“We have a great working relationship with our Russian counterparts. We love working with them. We’ve worked together for a long time now,” said Kenneth Bowersox, acting Deputy Associate Administrator for Human Exploration and Operations at NASA, while visiting Kazakhstan’s Baikonur Cosmodrome.
Bowersox added that both countries understand each other’s “weaknesses and strengths,” and that while sometimes they don’t see eye-to-eye on certain matters, like in any friendship they find ways to resolve their differences.
On Friday, a Russian-made Soyuz rocket carrying two Russians and one American launched from the Kazakh cosmodrome and is expected to dock at the International Space Station later today.
The manned capsule carrying the crew is named after Soviet cosmonaut Yuri Gagarin, who on April 12, 1961, became the first person to orbit the Earth.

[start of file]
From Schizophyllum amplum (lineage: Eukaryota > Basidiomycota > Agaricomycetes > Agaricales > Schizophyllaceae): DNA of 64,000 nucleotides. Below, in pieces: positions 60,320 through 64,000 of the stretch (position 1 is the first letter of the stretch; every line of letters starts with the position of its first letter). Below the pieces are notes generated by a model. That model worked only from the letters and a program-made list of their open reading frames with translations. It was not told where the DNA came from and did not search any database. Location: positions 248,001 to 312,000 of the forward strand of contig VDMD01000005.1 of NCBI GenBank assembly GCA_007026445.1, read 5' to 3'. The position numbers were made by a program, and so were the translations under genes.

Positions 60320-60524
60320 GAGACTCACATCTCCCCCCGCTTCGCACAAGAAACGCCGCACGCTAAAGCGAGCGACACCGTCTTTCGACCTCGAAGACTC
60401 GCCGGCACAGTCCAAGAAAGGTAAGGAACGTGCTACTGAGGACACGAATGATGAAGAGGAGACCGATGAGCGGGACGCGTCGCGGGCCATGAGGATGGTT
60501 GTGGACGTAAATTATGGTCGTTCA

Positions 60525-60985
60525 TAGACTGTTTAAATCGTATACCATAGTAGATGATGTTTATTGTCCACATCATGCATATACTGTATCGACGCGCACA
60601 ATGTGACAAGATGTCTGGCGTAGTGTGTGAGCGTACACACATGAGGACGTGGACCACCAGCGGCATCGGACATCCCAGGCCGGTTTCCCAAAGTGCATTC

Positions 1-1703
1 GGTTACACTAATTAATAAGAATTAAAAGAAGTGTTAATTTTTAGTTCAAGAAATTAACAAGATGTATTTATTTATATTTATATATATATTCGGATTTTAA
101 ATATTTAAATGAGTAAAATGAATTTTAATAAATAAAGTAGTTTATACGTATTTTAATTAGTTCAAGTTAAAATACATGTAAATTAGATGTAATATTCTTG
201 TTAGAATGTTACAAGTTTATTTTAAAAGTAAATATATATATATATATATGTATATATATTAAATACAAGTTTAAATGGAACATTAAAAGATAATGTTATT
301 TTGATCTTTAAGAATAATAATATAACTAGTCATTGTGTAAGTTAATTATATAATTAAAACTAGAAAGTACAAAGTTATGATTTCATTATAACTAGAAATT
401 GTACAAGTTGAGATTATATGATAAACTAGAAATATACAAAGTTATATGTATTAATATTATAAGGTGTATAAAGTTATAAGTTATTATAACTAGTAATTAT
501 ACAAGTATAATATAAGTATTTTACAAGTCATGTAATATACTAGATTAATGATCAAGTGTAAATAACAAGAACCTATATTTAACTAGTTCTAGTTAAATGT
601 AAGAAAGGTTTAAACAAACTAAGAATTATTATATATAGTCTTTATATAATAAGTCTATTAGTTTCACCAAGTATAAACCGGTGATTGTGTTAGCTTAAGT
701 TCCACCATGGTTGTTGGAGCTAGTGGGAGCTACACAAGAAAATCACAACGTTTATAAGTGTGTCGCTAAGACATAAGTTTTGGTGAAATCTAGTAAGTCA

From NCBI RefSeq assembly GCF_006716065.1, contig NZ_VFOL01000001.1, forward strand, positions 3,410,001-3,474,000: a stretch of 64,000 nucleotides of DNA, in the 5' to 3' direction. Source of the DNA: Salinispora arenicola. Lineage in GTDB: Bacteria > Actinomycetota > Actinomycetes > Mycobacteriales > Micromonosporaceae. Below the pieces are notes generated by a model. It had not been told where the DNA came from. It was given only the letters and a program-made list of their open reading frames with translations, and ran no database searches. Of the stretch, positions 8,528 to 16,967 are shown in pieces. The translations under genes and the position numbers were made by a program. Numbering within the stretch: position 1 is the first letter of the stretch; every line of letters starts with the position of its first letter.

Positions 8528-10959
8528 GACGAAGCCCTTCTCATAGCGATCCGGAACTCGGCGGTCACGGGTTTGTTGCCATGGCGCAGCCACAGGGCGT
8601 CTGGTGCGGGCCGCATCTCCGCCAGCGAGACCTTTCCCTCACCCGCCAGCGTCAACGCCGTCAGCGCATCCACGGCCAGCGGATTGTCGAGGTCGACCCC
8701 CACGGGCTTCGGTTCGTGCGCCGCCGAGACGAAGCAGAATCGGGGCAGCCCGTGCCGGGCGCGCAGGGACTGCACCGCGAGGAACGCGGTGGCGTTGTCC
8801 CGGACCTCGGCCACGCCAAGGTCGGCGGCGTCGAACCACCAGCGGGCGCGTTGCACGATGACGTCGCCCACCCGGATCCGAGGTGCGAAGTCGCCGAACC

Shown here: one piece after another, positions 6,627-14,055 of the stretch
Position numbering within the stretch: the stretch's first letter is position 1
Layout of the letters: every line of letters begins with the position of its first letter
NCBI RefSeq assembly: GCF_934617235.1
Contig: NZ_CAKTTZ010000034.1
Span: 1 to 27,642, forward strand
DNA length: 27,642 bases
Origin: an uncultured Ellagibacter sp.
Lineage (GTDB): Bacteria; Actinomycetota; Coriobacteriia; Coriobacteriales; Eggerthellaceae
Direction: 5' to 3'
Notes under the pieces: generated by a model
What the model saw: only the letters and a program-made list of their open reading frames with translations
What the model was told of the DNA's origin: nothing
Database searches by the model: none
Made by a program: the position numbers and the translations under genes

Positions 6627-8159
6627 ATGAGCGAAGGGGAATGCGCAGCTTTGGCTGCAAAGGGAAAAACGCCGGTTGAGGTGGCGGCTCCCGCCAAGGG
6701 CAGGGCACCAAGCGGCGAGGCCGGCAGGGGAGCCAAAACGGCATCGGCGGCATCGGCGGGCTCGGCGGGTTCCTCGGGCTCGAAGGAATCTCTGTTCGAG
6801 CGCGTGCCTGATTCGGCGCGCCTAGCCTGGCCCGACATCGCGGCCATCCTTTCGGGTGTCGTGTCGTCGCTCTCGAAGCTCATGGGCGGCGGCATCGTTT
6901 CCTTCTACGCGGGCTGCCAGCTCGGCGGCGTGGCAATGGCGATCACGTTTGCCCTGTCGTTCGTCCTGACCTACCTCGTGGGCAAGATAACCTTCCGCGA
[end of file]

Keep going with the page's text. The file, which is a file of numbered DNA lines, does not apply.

When asked about the upcoming 60th anniversary of the historic space mission, Bowersox, a former astronaut himself, said that it was a “wonderful” experience to be in Kazakhstan and see the launchpad used by Gagarin to make his flight.
He noted that it must have been “very, very hard” for Gagarin to take the “first step” for human space exploration and that there was equally difficult work ahead. Bowersox expressed hope that Russia and the United States would continue to “support each other” so that they could go “further and further out into space together.”
Although the United States has been looking to the private sector to help develop rockets for its space program, it still turns to Russia’s Roscosmos for regular manned missions. Last week, Moscow and Washington inked an accord to renew their decades-old partnership in space. The agreement states that both nations are committed to working together in the name of “the exploration and the use of outer space for peaceful purposes.”
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